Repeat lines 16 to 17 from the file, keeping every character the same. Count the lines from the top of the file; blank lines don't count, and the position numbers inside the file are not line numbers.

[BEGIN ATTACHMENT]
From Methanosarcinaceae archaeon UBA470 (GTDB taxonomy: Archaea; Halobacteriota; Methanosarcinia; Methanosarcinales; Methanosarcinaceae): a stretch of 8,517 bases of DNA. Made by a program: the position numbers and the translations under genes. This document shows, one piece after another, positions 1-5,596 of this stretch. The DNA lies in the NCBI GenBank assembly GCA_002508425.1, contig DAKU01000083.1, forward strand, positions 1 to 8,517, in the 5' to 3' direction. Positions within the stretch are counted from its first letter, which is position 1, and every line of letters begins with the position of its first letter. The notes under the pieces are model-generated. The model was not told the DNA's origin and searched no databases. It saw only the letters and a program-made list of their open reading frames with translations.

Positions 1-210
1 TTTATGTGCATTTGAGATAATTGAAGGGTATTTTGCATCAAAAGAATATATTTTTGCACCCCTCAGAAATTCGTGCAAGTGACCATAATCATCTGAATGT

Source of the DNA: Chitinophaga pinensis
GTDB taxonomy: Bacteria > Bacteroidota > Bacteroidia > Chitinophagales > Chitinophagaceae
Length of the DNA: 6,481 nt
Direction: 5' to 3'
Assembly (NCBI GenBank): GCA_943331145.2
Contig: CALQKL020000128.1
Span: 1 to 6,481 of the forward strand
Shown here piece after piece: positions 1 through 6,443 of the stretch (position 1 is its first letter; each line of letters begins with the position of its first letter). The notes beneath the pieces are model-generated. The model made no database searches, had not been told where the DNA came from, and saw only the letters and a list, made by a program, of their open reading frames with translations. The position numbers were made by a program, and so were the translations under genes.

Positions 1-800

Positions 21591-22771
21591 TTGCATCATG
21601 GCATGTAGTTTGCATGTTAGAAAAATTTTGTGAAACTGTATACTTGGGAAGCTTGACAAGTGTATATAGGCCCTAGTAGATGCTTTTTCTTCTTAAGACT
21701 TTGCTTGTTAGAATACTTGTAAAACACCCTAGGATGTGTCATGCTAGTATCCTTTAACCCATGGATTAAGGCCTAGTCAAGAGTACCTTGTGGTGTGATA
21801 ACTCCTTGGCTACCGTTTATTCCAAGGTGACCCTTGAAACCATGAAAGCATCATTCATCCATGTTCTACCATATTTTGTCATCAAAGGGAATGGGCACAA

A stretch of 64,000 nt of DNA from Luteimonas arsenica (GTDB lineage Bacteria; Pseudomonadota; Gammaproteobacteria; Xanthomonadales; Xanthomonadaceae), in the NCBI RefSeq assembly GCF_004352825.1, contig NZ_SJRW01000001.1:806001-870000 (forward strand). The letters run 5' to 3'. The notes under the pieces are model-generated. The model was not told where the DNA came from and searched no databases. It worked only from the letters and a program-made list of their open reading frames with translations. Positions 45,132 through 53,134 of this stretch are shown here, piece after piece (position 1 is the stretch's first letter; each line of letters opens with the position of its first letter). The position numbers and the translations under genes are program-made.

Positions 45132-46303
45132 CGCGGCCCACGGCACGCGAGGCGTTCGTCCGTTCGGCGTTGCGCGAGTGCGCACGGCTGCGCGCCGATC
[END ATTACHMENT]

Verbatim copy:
21701 TTGCTTGTTAGAATACTTGTAAAACACCCTAGGATGTGTCATGCTAGTATCCTTTAACCCATGGATTAAGGCCTAGTCAAGAGTACCTTGTGGTGTGATA
21801 ACTCCTTGGCTACCGTTTATTCCAAGGTGACCCTTGAAACCATGAAAGCATCATTCATCCATGTTCTACCATATTTTGTCATCAAAGGGAATGGGCACAA